It was the long, 4.52 version, not the single edit. It’s a perfect pop single. The introductory arpeggiator over the drone note is lovely and spooky. Then the drums come in and they move and groove along with the bass and guitar chord strums.
Yes, the bass. Mick Karn’s fantastically ornate bass playing is the foundation of Japan. They’re all brilliant musicans and Sylvian was (and is) a truly gifted singer but as soon as you hear Karn, sliding all over the shop, then you know Japan is here. I can’t believe it’s already five years since he died.
Maybe I connected with this track tonight driving home because of my Dad’s death in April. I’ve been going back to a lot of music I loved as a kid, trying, I guess, to work out who I am as much as how I am.
Then, in the middle drop down, the bass goes. It’s just drums, synths and Sylvian. The sense of space here is enormous and when the bass comes back in, it’s such a rush, we’ve been in withdrawal.
The song ends as it starts, stark drums and synths with a sense of something fading into the distance. Like when you’re on a train and, for a while, a car matches speed alongside before a turn of the road takes it away from you and you’ll never see it again.
I’m enormously lucky in that I’ve had one hit record. 99.999% of musicians work their entire lives for zero reward or recognition. Then we have the bands that come and go and are then marginalised in the re-written histories of decades. Bands like Japan.
In our social media version of the ‘80s, mostly promoted by people who weren’t born until the ‘90s, I feel that Japan are unjustly forgotten. When I first saw ‘Quiet Life’ on TOTP, it was shocking, I was absolutely riveted to the telly. Obviously, I was only a kid so I was so in awe of these men, so elegant, so effortlessly fucking cool. The opposite of teenage me, so blubberous and unfuckingcool. As I grew older and delved into their catalogue, I found so much more than yet-another throwaway New Romantic band.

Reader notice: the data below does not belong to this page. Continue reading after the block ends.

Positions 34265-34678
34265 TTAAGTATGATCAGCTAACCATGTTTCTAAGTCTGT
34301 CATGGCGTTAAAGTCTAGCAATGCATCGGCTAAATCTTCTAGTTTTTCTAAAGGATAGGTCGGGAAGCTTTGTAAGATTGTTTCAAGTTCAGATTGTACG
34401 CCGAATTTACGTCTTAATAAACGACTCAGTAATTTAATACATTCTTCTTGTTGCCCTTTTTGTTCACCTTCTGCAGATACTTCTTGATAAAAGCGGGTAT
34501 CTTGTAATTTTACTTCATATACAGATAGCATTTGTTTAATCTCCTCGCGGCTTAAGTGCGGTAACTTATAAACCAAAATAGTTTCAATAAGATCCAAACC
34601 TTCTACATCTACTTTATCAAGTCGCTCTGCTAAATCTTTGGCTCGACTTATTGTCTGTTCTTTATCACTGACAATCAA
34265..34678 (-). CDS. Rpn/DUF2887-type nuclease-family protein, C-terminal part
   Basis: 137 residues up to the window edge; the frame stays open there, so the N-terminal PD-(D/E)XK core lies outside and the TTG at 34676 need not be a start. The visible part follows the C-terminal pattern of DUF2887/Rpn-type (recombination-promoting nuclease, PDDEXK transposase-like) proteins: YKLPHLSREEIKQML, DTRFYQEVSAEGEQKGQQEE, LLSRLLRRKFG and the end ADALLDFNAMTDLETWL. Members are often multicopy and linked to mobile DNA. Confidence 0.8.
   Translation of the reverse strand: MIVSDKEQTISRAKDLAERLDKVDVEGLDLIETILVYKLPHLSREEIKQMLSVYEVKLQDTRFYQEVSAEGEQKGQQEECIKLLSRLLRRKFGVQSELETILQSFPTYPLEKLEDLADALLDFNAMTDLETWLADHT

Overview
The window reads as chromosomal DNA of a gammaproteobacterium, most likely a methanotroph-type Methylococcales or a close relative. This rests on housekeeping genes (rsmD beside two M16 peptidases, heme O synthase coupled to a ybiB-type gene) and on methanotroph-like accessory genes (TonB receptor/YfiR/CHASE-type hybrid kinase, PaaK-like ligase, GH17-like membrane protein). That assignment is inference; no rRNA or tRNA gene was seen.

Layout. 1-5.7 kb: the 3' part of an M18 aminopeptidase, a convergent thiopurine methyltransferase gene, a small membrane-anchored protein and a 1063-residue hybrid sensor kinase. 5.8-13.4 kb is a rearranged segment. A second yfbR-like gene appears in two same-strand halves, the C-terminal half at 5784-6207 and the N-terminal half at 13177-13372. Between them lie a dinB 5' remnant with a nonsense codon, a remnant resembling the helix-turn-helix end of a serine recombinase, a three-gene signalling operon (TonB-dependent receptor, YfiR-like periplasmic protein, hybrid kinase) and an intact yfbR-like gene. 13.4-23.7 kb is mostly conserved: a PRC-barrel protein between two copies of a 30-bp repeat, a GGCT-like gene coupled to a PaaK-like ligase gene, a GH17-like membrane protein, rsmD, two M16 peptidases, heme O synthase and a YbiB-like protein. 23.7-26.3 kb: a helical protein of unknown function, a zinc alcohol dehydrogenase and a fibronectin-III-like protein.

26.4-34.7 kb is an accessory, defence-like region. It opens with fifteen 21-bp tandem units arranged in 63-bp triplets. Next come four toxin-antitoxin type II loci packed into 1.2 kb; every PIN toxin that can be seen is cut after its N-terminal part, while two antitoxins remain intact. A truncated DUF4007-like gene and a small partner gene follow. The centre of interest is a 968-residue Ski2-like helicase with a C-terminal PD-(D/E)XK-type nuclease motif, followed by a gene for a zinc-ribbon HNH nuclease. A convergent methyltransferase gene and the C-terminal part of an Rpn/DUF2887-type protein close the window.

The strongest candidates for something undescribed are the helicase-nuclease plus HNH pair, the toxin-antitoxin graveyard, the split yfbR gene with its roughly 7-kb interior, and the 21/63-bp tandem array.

If you’re unaware of Japan, please take the time to check out all their albums, to see how they progressed from their punk roots into something wildly experimental, unafraid to lose any fanbase they’d built up in previous incarnations. Yes, that’s hard to believe now when every band’s “new” album is carefully vetted to be not too challenging, not too different to the previous ones. Let’s give the punters more of the same!
Japan didn’t do that. They carved their own giddy, joyous path through pop music, going where they wanted stealing and inventing what they needed as and when they needed it.
“It was in the early ‘2020s’ that the ubiquitous net finally arrived and with it the associated exponential increase in neurons (what humans perceived as net nodes) that was required for the first true Intelligence to develop on Earth.
Humans themselves sadly became extinct in the next thousand years, victims of the radically altered environment their use of technology had produced (c.f.: early cyanobacteria; oxygen environment). Our ancestors tried to preserve humans but the species was too aggressive to maintain in off-Earth colonies. They engaged in numerous violent large-scale confrontations (what humans called “wars”) based upon differing economic models or irrational belief systems.
The importance of humans in our lineage is perhaps overstated by more nostalgic Intelligences but, nevertheless, we remain fascinated by these African apes and the gaudy excesses of their short reign as dominant species on Earth. The story of their rise and fall should serve to temper the hubris of young Intelligences in every galaxy.”
~ excerpt from preface to ‘Humans – You Gotta Love These Guys’ by Intelligence Sol+, pub. 43,201, A.I.